CALLAWAY COUNTY, Mo. – Missouri State Auditor Nicole Galloway is investigating the state’s Department of Corrections. She wants to find what you might be paying to give incentives to offenders after they’re released from prison.
“When sheriffs are asking these questions from the Department of Corrections and not getting answers, that is very concerning because they’re the front line of dealing with these offenders,” Galloway said.
Fox 2’s recent Crumbling Corrections reports have featured concerns from sheriffs across the state of Missouri.
“Just let our community members really know what is going on behind the scenes," Callaway County Sheriff Clay Chism said in January.
One example is a probation and parole offender management matrix.
The Department of Corrections website says it was established after a 2017 task force meeting with sheriffs, crime victims, and prosecutors to fight violent crime rates and prison overcrowding.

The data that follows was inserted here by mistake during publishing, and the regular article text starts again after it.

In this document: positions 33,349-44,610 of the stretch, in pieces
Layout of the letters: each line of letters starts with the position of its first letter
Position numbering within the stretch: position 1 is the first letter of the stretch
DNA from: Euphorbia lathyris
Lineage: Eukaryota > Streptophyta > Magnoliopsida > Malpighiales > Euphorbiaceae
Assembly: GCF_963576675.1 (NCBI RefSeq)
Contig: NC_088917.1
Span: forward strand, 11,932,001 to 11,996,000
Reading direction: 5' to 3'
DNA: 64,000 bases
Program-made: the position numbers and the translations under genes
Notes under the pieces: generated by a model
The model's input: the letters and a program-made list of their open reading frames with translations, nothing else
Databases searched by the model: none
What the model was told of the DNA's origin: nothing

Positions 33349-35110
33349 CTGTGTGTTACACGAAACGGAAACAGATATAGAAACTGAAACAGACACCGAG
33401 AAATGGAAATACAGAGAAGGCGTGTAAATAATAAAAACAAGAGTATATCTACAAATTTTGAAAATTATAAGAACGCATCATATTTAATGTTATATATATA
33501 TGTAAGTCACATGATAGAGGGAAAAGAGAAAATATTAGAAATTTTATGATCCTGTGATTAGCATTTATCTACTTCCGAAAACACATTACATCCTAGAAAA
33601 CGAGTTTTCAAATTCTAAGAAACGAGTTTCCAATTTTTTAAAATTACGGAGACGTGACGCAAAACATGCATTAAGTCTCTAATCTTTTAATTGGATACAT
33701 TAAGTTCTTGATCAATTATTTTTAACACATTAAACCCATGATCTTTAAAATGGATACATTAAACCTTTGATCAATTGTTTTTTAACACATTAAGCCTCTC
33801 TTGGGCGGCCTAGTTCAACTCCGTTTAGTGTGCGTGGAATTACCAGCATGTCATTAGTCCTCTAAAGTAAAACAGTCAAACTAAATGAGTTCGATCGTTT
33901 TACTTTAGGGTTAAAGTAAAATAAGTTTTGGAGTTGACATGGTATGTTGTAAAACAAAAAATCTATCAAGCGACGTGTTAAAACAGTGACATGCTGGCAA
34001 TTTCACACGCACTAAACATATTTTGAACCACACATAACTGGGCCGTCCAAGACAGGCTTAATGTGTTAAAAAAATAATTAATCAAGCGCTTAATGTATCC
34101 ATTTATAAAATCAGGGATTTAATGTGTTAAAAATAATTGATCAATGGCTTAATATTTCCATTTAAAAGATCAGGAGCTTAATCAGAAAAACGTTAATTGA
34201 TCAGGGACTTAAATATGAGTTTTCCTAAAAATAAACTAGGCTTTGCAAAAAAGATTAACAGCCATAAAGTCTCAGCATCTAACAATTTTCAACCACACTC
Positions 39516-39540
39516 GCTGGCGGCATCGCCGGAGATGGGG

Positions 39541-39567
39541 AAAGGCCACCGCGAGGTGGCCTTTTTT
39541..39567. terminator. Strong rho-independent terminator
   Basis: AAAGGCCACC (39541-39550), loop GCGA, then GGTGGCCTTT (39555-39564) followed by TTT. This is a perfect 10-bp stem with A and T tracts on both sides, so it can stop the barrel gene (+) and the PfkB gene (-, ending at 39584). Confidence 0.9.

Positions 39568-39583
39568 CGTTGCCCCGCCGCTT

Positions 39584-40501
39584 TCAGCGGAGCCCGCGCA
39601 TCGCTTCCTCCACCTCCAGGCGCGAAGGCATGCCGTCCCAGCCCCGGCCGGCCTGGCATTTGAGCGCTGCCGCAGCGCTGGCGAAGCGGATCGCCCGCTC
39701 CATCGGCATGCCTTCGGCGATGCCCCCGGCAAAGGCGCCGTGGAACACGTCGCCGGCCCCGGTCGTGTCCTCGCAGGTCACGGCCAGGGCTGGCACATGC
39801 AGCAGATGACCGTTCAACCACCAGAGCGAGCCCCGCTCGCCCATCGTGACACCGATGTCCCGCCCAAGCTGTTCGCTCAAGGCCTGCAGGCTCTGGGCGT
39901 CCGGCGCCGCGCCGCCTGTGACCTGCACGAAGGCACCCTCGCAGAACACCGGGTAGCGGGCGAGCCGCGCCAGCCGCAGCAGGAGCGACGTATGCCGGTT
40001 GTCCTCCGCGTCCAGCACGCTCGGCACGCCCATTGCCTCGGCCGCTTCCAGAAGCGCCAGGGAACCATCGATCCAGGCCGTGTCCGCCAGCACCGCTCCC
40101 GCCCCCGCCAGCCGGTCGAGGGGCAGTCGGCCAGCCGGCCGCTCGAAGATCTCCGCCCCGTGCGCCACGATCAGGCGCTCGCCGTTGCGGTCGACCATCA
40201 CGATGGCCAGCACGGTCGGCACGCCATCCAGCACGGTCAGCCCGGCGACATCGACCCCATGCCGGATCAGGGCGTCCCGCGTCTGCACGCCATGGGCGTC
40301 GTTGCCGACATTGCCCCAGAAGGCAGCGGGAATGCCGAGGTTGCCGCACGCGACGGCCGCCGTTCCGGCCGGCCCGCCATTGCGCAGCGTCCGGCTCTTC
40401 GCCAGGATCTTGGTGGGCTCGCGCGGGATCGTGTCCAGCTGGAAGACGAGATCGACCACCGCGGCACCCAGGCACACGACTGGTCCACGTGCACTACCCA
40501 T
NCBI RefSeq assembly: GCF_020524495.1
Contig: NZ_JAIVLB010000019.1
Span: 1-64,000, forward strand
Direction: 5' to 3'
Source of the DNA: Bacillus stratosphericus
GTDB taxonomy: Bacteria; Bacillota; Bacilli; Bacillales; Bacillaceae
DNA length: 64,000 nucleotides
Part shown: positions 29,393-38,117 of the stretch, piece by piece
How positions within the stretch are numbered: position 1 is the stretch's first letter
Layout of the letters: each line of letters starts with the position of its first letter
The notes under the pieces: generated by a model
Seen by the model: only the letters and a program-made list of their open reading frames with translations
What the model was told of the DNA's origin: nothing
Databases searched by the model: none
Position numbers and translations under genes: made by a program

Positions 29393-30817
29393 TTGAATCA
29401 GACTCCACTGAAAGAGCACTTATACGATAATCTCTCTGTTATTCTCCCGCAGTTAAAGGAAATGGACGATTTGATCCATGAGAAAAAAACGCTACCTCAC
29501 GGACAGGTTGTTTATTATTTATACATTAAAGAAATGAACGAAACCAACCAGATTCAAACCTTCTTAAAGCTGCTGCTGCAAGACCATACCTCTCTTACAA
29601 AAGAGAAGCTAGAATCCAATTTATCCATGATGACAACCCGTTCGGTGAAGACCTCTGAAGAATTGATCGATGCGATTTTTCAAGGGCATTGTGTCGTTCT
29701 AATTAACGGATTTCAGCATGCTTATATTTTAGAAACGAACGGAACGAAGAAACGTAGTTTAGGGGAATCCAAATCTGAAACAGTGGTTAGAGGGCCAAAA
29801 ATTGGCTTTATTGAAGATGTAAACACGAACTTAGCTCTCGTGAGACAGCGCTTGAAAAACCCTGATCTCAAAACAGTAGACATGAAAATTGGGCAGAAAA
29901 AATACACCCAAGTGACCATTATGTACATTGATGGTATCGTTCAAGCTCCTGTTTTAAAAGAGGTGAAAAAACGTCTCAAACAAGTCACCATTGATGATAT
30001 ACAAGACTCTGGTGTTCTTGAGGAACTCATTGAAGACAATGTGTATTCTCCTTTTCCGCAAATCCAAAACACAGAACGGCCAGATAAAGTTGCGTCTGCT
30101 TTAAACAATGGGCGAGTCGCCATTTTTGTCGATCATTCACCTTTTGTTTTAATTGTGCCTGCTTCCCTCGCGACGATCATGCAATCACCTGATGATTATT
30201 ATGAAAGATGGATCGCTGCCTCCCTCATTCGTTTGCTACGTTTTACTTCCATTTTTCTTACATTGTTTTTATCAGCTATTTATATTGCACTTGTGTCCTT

That meeting reportedly led to an outline of possible rewards like a “gift card” – “pass to a local attraction” and “transportation voucher.”
“How are they accounting for those? How many are passed out? Who is getting them and are there boundaries or restrictions on how those are handed out to offenders?” Galloway said. “There’s a potential of taxpayer dollars being utilized for this incentive program. We want to get to the bottom of it.”
The Department of Corrections website says “taxpayer dollars are not used to pay for incentives.”
“They need to show us,” Galloway said. “You can say that, but we want to see the documentation. We want to understand how the program is administered and are there taxpayer-funded staff that’s taking their time to administer this program?”
As far as giving gifts to offenders? The Missouri Department of Corrections says “most incentives have no monetary value” and that “using reinforcements in response to positive behavior is a more effective motivator than only using sanctions in response to poor behavior.”
A corrections spokesperson said they've already answered the auditor, reporting incentives have only cost just over $1,200—paid for by inmate funds—not tax dollars. The director added that corrections officers don't hand out any rewards, rather they come from charitable groups.
Galloway said we could hear her investigative results by as early as next week.